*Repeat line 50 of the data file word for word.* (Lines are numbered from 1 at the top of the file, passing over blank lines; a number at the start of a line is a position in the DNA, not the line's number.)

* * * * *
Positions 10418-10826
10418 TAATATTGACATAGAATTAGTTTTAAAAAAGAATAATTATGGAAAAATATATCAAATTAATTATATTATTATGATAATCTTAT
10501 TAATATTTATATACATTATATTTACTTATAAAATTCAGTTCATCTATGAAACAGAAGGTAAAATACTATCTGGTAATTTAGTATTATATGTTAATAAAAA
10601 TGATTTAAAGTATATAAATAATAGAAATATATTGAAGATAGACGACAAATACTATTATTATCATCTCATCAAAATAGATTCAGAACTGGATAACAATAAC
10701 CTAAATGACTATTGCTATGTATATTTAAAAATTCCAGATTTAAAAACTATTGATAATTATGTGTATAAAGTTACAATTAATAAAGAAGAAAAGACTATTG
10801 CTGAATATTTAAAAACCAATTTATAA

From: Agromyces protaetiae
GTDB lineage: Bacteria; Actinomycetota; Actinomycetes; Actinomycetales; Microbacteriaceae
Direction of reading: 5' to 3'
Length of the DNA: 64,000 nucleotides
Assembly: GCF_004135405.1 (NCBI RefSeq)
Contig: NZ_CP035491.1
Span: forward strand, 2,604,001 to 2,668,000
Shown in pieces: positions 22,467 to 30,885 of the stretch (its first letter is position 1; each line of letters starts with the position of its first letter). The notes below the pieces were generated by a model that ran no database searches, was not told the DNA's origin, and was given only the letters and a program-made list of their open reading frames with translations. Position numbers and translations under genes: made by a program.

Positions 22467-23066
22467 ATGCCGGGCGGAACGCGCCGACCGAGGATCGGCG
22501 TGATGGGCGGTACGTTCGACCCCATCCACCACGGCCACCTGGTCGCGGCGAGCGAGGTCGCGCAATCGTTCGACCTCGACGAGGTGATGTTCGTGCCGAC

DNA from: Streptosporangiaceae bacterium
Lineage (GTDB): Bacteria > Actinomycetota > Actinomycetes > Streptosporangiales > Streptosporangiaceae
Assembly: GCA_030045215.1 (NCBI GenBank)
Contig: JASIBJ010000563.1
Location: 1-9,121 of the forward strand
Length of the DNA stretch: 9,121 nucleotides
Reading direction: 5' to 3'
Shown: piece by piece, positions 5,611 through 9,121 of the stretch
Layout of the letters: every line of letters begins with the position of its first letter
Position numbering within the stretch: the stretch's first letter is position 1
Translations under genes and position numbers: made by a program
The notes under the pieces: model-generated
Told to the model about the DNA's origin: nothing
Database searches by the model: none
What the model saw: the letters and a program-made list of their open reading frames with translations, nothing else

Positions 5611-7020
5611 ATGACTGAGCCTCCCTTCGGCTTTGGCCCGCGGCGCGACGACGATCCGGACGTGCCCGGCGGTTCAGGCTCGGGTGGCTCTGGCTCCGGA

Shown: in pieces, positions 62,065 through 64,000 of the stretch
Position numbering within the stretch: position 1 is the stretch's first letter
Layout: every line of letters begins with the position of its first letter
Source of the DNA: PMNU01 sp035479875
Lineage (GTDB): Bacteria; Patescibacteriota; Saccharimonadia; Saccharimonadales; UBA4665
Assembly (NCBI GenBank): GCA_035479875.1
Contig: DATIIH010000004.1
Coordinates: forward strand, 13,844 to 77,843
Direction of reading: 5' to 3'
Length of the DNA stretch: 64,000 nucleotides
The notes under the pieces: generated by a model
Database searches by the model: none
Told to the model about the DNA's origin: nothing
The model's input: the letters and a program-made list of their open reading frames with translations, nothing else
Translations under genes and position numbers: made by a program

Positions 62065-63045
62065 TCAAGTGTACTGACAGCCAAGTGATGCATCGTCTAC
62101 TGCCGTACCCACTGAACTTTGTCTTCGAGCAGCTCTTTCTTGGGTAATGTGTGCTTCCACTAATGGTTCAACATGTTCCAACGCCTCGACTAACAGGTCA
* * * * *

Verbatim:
Positions 62065-63045